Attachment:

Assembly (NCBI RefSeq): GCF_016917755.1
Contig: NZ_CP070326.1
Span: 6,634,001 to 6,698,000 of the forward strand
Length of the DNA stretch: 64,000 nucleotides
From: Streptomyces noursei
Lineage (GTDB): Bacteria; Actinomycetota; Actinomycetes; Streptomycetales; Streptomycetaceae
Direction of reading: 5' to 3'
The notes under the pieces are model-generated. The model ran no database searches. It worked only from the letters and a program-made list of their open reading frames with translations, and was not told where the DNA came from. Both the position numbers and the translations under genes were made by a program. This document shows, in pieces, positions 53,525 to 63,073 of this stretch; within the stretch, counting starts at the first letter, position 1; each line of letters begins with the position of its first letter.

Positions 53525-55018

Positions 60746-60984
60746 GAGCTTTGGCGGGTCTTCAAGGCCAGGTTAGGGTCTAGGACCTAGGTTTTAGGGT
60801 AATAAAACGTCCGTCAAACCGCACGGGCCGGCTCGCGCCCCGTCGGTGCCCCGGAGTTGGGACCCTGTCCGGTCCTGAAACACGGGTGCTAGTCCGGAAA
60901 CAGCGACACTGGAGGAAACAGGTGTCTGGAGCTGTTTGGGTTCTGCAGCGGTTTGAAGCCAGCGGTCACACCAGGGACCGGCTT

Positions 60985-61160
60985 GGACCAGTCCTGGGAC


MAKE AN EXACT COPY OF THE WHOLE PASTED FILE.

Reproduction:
Assembly (NCBI RefSeq): GCF_016917755.1
Contig: NZ_CP070326.1
Span: 6,634,001 to 6,698,000 of the forward strand
Length of the DNA stretch: 64,000 nucleotides
From: Streptomyces noursei
Lineage (GTDB): Bacteria; Actinomycetota; Actinomycetes; Streptomycetales; Streptomycetaceae
Direction of reading: 5' to 3'
The notes under the pieces are model-generated. The model ran no database searches. It worked only from the letters and a program-made list of their open reading frames with translations, and was not told where the DNA came from. Both the position numbers and the translations under genes were made by a program. This document shows, in pieces, positions 53,525 to 63,073 of this stretch; within the stretch, counting starts at the first letter, position 1; each line of letters begins with the position of its first letter.

Positions 53525-55018

Positions 60746-60984
60746 GAGCTTTGGCGGGTCTTCAAGGCCAGGTTAGGGTCTAGGACCTAGGTTTTAGGGT
60801 AATAAAACGTCCGTCAAACCGCACGGGCCGGCTCGCGCCCCGTCGGTGCCCCGGAGTTGGGACCCTGTCCGGTCCTGAAACACGGGTGCTAGTCCGGAAA
60901 CAGCGACACTGGAGGAAACAGGTGTCTGGAGCTGTTTGGGTTCTGCAGCGGTTTGAAGCCAGCGGTCACACCAGGGACCGGCTT

Positions 60985-61160
60985 GGACCAGTCCTGGGAC